My dad did a ton of care, which was increasingly intensive as she deteriorated. By week four, she couldn’t walk from one end of the room to the other. “Fading away,” she said. Friends brought food—useful food, like meals, not just biscuits—and sourced things like a ramp to get her wheelchair down the single step to the downstairs loo.
There was no pain. There were loads of drugs (all oral) and lots of sleeping and waking at odd hours, but no pain. What there was, however, was lots of love.
She shrank. Cancer eats you alive. In week three she gave me her wedding ring, after it fell off one day—unprecedented in nearly 50 years of marriage.
My husband and I had a holiday booked for what became weeks four and five: thankfully only in Italy and tolerably near airports in case we needed to return. She tanked during that fortnight: dad said that “this can’t go on,” meaning that the gradient on her graph was so steep and she was already so near the x-axis. She was ready: she told dad during week five that she wanted “to go to sleep and not wake up”; one evening she bade him farewell only to seem surprised to wake up the next morning. (She’d said goodbye to me on my week three visit, the day before we left for Italy.)
We were scheduled to return from holiday on the Friday of week five. My brother’s birthday was the coming Monday, and we’d arranged to both go there then for a family birthday lunch. That got pulled forwards to the Saturday because, at the rate of decline, Monday was unimaginably far away: dying causes time dilation.
She was ropey that Saturday morning. When the rector came for his weekly communion-at-home visit, dad had him deliver the Anglican version of the Last Rites. He also summoned the hospice people, who brought their “party pack” of high grade morphine.
Mum knew that my brother and I were coming for lunch. Within 90 minutes of our arriving, she died—right there, in the living room, with the three of us, and all those flowers and cards. Gawande’s book has lots of examples of dying people “hanging on” for something they’re looking forward to: many more terminally ill people die just after Christmas, or just after a wedding or Bat Mitzvah or whatever event they are waiting for, than just before.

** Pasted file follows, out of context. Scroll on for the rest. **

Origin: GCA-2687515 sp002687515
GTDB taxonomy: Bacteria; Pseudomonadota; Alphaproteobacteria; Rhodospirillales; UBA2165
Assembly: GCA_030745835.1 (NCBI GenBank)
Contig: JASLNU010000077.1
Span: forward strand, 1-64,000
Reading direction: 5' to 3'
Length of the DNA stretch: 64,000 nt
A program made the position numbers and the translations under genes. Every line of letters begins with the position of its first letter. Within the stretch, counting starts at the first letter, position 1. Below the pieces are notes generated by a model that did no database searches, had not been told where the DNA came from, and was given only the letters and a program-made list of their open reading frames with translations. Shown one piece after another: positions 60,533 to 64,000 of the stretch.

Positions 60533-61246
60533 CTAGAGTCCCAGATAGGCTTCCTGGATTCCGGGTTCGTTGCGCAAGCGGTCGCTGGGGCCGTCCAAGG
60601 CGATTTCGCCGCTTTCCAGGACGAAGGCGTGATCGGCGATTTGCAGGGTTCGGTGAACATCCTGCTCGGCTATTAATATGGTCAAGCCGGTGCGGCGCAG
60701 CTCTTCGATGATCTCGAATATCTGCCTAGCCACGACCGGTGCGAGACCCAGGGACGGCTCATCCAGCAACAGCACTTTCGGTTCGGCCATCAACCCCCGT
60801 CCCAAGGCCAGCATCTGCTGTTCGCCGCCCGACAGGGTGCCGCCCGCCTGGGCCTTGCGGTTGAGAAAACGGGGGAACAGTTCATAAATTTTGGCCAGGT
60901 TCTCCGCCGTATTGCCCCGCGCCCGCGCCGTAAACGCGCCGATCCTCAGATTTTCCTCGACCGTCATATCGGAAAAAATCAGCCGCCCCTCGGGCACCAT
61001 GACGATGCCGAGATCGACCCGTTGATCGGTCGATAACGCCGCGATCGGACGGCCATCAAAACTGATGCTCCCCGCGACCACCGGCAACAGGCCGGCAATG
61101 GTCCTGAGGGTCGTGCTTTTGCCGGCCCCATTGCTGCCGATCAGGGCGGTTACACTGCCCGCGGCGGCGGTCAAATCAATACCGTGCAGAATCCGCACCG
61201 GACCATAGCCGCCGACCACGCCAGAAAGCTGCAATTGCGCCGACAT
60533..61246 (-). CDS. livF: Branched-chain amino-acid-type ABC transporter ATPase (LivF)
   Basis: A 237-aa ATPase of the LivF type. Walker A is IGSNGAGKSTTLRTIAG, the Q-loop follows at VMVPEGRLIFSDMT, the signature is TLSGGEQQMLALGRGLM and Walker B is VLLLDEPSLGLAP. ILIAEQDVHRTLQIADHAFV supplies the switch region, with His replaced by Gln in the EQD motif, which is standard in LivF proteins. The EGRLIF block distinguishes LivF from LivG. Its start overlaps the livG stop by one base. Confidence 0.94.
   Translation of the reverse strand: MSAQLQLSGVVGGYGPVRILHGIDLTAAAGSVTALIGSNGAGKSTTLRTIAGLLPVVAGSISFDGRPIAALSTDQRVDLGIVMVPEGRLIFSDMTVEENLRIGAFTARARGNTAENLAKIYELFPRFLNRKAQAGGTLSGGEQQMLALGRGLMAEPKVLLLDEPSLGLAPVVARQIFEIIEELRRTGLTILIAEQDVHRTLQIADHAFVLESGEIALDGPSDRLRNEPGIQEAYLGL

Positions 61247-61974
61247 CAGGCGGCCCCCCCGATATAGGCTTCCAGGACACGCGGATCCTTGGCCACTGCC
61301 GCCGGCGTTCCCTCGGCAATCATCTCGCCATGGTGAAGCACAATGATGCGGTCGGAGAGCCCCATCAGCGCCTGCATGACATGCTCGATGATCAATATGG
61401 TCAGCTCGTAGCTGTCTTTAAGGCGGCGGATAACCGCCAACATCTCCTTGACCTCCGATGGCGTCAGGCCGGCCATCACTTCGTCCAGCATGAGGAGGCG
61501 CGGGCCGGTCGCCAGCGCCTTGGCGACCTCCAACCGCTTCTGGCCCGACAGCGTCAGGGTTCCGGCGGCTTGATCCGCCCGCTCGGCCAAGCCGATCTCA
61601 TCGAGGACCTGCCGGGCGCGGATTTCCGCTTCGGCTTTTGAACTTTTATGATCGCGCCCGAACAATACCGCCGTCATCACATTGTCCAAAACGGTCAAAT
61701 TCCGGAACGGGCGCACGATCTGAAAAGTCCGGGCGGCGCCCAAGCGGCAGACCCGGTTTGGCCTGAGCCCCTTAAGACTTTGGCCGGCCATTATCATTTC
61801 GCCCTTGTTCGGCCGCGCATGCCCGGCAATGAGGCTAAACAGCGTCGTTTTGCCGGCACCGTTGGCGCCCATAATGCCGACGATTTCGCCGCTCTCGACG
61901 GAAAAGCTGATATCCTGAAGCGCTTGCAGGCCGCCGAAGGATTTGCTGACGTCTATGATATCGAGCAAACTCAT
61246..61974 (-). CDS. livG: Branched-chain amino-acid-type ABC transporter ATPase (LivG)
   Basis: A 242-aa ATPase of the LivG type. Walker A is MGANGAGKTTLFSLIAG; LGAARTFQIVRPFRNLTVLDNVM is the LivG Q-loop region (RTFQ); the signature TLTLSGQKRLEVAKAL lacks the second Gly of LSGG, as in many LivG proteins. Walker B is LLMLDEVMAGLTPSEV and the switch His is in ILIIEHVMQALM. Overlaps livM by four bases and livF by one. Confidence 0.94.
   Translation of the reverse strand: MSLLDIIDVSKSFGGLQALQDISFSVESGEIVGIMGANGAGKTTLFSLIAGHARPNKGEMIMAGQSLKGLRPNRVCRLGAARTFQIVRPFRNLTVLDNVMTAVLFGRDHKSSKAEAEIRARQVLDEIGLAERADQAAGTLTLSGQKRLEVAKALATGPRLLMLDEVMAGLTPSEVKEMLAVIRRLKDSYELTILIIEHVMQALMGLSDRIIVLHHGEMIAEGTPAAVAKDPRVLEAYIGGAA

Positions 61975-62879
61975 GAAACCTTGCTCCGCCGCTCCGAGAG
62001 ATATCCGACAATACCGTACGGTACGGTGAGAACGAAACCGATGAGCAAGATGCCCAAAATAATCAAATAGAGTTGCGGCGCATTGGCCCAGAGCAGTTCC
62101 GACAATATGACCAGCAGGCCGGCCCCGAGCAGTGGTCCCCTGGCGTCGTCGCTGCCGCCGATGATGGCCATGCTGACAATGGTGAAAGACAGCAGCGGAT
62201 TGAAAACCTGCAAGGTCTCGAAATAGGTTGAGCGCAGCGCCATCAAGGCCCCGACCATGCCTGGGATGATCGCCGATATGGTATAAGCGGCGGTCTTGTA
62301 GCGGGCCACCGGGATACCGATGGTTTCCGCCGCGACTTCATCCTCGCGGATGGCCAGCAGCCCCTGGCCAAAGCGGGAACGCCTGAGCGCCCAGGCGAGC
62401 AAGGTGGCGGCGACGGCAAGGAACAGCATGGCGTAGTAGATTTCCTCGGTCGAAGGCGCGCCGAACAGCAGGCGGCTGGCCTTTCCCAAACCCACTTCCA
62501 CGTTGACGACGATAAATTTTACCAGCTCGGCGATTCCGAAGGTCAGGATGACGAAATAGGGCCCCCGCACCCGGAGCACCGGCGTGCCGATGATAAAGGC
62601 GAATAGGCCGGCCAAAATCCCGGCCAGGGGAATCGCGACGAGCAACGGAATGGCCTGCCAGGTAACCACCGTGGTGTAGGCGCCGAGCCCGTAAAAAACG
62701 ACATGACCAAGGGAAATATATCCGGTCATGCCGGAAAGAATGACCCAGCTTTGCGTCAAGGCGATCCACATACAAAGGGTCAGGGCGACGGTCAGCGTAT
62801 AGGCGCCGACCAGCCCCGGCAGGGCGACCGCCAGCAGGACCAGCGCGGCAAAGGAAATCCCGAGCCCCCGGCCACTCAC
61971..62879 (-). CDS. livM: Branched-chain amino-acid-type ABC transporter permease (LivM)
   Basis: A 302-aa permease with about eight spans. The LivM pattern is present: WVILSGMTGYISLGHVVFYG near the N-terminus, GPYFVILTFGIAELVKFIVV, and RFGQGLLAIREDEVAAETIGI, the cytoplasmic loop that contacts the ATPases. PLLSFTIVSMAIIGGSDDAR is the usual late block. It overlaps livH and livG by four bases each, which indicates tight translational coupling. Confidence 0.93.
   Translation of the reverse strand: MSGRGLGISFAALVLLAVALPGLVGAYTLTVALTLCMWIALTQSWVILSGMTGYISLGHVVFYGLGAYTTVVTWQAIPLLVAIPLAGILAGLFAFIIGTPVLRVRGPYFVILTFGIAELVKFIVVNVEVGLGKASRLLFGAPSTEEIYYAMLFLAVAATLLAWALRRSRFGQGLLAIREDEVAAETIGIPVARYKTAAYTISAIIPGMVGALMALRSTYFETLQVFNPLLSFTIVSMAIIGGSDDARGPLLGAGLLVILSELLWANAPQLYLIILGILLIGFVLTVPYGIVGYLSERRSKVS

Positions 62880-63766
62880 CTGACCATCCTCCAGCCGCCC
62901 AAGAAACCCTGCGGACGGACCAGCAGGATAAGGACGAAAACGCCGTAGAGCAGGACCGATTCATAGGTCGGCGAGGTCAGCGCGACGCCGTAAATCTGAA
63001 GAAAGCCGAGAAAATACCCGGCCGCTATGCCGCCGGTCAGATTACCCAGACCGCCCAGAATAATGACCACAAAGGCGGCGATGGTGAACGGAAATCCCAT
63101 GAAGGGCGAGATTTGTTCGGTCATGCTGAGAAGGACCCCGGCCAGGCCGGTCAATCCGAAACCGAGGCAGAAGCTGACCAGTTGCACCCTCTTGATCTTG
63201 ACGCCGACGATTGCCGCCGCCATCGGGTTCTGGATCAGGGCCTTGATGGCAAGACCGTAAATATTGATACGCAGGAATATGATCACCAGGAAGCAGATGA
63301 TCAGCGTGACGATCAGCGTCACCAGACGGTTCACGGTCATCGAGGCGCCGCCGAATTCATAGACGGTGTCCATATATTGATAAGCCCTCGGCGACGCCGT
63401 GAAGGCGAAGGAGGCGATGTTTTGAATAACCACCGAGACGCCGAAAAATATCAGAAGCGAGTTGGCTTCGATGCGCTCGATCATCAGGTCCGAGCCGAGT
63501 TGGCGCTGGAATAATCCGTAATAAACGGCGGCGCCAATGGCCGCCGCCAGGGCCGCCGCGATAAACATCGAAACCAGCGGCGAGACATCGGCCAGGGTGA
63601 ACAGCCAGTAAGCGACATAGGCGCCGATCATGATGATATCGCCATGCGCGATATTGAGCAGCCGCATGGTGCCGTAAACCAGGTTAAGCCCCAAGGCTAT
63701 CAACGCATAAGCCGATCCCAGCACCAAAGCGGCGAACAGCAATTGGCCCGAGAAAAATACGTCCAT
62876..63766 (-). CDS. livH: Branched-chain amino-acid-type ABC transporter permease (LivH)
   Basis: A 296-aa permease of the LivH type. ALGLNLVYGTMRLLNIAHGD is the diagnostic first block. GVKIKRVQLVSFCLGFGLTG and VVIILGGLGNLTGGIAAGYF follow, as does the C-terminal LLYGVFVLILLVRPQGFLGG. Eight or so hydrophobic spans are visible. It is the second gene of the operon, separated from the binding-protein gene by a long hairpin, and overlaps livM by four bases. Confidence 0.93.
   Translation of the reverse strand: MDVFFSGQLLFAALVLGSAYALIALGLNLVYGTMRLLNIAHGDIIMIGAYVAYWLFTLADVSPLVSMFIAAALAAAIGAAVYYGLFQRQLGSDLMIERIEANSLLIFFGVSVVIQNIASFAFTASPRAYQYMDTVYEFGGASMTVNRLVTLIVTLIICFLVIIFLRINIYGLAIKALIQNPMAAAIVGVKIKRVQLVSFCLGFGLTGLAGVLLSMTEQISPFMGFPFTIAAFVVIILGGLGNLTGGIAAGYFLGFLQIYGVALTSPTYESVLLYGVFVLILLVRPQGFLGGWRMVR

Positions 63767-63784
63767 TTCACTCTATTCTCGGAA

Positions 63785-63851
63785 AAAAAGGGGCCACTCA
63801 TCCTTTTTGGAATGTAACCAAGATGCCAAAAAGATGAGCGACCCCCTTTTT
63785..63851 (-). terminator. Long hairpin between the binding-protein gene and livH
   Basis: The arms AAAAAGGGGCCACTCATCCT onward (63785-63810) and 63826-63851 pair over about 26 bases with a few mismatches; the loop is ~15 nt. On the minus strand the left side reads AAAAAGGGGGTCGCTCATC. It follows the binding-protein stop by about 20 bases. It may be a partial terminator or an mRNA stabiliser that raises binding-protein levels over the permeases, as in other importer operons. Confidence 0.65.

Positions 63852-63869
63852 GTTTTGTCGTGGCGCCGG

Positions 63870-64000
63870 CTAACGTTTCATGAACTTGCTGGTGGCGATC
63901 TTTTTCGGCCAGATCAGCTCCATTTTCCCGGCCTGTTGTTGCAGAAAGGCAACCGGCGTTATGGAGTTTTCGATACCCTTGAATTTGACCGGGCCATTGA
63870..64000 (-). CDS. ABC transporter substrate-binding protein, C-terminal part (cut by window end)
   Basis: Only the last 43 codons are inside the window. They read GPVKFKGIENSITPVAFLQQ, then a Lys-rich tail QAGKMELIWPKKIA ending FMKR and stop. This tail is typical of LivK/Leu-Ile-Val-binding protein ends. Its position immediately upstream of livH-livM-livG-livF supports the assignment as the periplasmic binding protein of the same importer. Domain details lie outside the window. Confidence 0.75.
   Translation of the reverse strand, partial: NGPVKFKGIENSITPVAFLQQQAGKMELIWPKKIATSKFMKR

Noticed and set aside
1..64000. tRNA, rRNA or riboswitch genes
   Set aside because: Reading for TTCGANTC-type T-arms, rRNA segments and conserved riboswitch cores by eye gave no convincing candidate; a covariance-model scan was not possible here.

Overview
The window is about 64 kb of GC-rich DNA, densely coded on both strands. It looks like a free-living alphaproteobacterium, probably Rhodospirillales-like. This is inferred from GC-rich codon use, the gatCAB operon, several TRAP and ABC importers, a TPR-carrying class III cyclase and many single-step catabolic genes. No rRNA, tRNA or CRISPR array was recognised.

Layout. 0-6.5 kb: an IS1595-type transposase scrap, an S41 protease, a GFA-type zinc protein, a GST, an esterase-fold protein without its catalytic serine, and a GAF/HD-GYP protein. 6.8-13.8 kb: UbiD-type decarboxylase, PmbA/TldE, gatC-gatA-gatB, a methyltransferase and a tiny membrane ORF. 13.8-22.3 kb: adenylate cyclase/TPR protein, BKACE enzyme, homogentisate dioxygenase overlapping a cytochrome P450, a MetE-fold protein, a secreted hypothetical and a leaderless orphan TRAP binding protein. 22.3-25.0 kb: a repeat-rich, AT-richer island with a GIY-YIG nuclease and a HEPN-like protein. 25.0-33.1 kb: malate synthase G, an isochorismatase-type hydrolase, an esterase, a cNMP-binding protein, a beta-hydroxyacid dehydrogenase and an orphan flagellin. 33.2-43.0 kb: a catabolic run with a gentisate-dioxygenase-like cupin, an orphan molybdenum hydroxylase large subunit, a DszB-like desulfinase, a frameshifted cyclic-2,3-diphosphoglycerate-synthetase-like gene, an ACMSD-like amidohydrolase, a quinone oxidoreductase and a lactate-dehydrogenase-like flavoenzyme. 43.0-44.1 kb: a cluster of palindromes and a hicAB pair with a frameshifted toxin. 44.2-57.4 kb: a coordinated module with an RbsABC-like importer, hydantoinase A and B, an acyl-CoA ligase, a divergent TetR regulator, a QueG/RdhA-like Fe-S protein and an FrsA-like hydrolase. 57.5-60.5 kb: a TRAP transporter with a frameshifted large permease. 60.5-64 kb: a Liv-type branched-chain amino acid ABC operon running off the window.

A friend’s mum had died a few months earlier, also of cancer, and she was unconscious for a couple of weeks. Once my mum was unconscious on the sofa, I was just hoping that we wouldn’t be there all night. We all said our goodbyes. Her breaths became irregular. Long gap. Breath. Short gap. Breath. Long gap… “It seems that your mum had a life well lived and a departure pretty much on her own terms”, said a friend.
Brain surgeon Henry Marsh in his book Do No Harm describes many difficulties of dealing with terminally ill people. He mentions how “nobody ever says ‘thank you for how you told me that I am going to die’.’’ Well, I did. I wrote to the oncologist in Oxford, to thank him precisely for being brave enough to be candid the one time that he met my mum. His candour was such a gift for us. While I was at it, I said that his estimate of mum’s time remaining was indeed an over-estimate (she lasted just over five weeks). His rather astonished reply explains that doctors of course see more of the patients who last longest, which probably skews their perception of the data-set. Because he works in “the cancer system”, I also recounted how her metastasised breast cancer had fooled all the follow-up tests which she had assiduously attended: the five-year all clear notice arrived the very week after she died—of that.
The calm end was clearly a blessing for her. And for us too. The books I read discuss studies of how family members’ mental health is markedly better if a person dies peacefully and well than if it is over-invasive, medicalised, and in over-lit hospital rooms full of strangers with machines. To all the people who gather these kinds of data, and the authors who bother to share it with us non-medics: your work could not prevent the end of my mum’s life, but it vastly improved it. And for that, we are hugely grateful.
Caroline Fiennes runs Giving Evidence, which works with charities and charitable donors to encourage charitable giving based on sound evidence.
Competing interests: None declared